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Influences: Lorrie Moore

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I heard you grew up reading bios and detective novels. What exactly?
I didn’t read any actual, professional, fedora-wearing detectives, only Nancy Drew, if she counts. A girl sleuth!—that seemed an interesting extension of science class—and she did have a raincoat, plus a plump friend and a tomboy friend, as did we all. As for biographies, I was most enthralled by Virginia Dare and Harriet Tubman, whose biographies necessarily contained a certain amount of invention.

Did you ever want to be any of those people?
When I read fairy tales, there were people who lived happily ever after that I wanted to be—especially the brunettes, like Snow White. But biographies were so full of struggle and greatness and then of course the person was dead, so it never occurred to me to want to be them.

What sort of books did your parents read?
Nonfiction. My mother went through a big Eleanor Roosevelt period, and for Christmas we would just buy her anything that had the words “Eleanor Roosevelt” on it. Sometimes just “Roosevelt.” Sometimes just some random thing with Eleanor’s picture would do.

What posters did you have up on your walls?
Some really stupid ones: things unfolded from John and Yoko’s Wedding Album, and one that said LIFE IS A GAS. AT 39 CENTS A GALLON.

Who was your favorite poet in your adolescence?
George Meredith. His “Modern Love” always made me cry. I was pathetically, heartbrokenly attached to sad, bad marriages even before I’d ever been out on a date.

Any songs stick out from that period?
The soundtrack to Porgy and Bess—and Funny Girl and Carousel. I do a very reverential Billie Holiday imitation that’s a complete room-emptier. My parents were constantly playing music in the house—Brahms and Joan Baez. By the time I had my own record player, I was listening to a lot of Laura Nyro, especially her redo of “Gonna Take a Miracle” with Patti LaBelle as a backup singer. When you have Patti LaBelle as a backup singer, you know you have performed a curious inversion.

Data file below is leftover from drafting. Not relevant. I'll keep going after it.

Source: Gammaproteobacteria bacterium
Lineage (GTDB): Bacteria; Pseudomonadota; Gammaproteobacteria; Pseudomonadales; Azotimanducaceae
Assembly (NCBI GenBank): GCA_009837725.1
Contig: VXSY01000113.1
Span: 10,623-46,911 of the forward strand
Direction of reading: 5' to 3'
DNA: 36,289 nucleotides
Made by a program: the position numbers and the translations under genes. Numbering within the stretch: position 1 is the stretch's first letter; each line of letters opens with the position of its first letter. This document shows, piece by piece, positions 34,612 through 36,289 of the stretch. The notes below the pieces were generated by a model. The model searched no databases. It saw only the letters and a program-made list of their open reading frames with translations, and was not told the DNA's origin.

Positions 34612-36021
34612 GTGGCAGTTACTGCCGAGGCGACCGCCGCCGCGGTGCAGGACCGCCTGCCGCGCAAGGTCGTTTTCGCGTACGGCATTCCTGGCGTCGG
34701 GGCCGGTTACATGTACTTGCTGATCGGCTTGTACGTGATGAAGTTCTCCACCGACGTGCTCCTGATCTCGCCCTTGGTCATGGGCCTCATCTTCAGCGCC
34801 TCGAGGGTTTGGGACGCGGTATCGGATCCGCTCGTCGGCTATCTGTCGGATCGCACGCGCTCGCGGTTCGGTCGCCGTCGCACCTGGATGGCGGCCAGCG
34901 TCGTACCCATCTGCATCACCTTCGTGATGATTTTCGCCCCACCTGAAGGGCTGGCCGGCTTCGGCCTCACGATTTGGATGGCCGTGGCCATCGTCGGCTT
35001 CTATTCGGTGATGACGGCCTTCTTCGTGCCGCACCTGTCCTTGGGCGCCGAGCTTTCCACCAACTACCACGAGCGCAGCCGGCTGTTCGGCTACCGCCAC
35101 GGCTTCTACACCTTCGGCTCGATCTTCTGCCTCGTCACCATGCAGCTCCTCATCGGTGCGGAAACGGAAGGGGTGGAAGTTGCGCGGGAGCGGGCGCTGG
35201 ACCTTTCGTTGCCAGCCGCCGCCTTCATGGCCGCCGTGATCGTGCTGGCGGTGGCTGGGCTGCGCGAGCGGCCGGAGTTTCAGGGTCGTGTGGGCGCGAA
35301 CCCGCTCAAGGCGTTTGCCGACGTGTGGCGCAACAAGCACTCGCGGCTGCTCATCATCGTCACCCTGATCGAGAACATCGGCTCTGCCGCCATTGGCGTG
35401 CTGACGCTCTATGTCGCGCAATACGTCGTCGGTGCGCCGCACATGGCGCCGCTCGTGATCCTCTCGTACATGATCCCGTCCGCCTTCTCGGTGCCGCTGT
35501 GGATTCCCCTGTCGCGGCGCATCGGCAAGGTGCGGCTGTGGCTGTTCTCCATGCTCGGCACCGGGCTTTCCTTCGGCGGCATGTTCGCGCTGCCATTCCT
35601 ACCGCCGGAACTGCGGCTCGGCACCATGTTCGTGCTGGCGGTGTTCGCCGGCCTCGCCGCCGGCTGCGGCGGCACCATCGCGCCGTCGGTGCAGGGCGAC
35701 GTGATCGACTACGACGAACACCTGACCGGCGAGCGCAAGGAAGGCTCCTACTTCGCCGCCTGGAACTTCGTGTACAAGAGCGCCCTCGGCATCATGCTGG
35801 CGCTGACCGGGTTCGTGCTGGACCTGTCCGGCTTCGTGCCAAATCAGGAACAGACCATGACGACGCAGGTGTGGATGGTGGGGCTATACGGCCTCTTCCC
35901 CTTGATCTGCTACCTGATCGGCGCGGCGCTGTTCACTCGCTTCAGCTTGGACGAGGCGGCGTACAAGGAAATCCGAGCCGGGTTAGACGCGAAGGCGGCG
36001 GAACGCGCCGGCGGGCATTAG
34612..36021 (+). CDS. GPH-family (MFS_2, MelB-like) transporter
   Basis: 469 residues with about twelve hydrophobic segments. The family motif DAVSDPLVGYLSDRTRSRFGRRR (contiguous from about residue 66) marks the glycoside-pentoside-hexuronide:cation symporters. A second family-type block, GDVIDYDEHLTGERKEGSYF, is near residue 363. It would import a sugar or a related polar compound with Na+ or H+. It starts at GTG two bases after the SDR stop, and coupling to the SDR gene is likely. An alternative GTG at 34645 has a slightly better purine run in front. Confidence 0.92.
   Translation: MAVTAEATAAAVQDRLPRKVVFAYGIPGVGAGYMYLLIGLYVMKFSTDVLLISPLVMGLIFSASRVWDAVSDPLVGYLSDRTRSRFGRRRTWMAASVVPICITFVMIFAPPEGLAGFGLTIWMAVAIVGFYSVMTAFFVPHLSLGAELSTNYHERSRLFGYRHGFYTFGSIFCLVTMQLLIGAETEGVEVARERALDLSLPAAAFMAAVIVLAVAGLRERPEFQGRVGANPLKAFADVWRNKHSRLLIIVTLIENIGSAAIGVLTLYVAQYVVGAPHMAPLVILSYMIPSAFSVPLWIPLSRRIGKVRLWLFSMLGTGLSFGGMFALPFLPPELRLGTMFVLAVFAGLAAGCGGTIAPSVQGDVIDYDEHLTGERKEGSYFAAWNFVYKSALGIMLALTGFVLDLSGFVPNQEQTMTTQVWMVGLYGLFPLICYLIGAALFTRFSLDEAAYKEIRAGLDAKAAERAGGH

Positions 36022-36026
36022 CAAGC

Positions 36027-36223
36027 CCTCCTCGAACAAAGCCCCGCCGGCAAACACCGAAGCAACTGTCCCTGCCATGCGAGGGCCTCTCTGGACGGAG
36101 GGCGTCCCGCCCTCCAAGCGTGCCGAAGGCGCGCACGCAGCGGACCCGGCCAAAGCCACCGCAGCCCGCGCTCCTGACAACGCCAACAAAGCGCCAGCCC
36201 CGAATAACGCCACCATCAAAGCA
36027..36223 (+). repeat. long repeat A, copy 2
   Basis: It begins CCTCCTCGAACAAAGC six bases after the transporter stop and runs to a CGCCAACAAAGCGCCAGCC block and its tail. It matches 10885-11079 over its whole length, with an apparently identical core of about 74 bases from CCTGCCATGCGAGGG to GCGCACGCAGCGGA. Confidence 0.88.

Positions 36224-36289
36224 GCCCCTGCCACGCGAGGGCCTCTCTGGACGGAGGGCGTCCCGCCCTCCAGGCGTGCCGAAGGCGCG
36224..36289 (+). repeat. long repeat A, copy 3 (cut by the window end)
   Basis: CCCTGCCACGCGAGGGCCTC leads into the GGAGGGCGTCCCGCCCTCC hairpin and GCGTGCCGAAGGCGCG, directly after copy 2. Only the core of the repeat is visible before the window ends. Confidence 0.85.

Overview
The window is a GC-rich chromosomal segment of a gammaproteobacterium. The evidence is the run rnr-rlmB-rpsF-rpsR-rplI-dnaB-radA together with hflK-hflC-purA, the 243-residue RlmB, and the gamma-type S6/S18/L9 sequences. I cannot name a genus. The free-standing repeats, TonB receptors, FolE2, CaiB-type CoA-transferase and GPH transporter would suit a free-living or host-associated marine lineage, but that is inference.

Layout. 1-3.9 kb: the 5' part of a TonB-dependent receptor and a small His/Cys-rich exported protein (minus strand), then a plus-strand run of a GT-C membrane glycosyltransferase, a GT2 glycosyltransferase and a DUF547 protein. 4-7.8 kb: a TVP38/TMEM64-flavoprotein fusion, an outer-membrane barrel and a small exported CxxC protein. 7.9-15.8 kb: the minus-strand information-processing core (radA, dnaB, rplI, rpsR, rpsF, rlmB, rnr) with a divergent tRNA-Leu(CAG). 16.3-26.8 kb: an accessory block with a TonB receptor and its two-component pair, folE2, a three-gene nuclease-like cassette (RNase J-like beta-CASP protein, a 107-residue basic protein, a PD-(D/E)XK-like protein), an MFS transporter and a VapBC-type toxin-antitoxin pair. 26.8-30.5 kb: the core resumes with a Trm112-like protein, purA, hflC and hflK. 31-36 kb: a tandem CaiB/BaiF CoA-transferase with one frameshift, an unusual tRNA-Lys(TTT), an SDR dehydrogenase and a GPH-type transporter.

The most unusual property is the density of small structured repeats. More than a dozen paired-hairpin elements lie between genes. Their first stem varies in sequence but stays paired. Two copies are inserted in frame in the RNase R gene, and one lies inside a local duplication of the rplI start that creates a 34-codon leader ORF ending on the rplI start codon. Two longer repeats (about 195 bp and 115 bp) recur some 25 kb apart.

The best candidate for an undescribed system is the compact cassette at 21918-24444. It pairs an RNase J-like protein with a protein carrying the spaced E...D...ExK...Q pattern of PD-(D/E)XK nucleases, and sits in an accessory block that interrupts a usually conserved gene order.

Did you go to concerts?
Sure. There once was a Bruce Springsteen concert outside in Saratoga Springs, and we were all waiting on the lawn, in the rain, and he came out three hours early with an acoustic guitar and sang “Who’ll Stop the Rain?” and the rain stopped. My favorite song of his is “Meeting Across the River”—a perfect, beautiful searing thing. But probably the most thrilling thing I saw onstage was Hendricks, Fassbaender, and Soederstrom in Der Rosenkavalier. By the end, everyone’s hair was standing on end.

Any visual artists you particularly admire?
Well, I’m dating one. We’ll see.

You once defended Titanic at length, saying, “I am interested in the cinematic grapplings of Eros and Thanatos as performed, attractively, by young people.” What other movies fulfill those criteria?
Let me plead for mercy. It was the shortest essay in the book. And if it wasn’t, it should have been. As for other movies, the best ones might be Terrence Malick’s Days of Heaven, Zeffirelli’s Romeo and Juliet. On the Waterfront. West Side Story. I’m still trying to find someone who recalls this movie I saw as a very young child called My Pal Wolf, about a little girl who takes in what she thinks is a lovely lost wolf, though it turns out he is just an escaped police dog and she has to return him to the police. Some days I feel all my work has come out of that one movie.

What would your readers be surprised that you’re into—preferably something embarrassing?
My radar for what is embarrassing is not that good—perhaps because I just don’t care. So, for instance, I once loved the TV show The Name of the Game and will defend it to this day, though I haven’t seen an episode in 33 years. I love radio shows devoted to show tunes—different versions of Gypsy, say, compared and contrasted for two hours by some lonely young man whom I quickly come to regard as my closest friend.

Were you one of those drama kids in high school?
I love plays. Even bad ones. I like the fact that actual live, breathing people are standing before you in tense situations that you are not personally responsible for. Contemporary plays I’ve admired include August Wilson’s Fences (which is an African-American Death of a Salesman), John Patrick Shanley’s Doubt, David Hare’s Plenty—all of them in one way or another about shattered idealism, the great theatrical theme. As for musicals? Stephen Sondheim aside, I have seen some totally exhilarating pieces of garbage that I won’t name.

What did you pick up from living in New York years ago?
That it was completely inspiring and stimulating and a great place to walk and brainstorm but that I couldn’t get much actual work done there.


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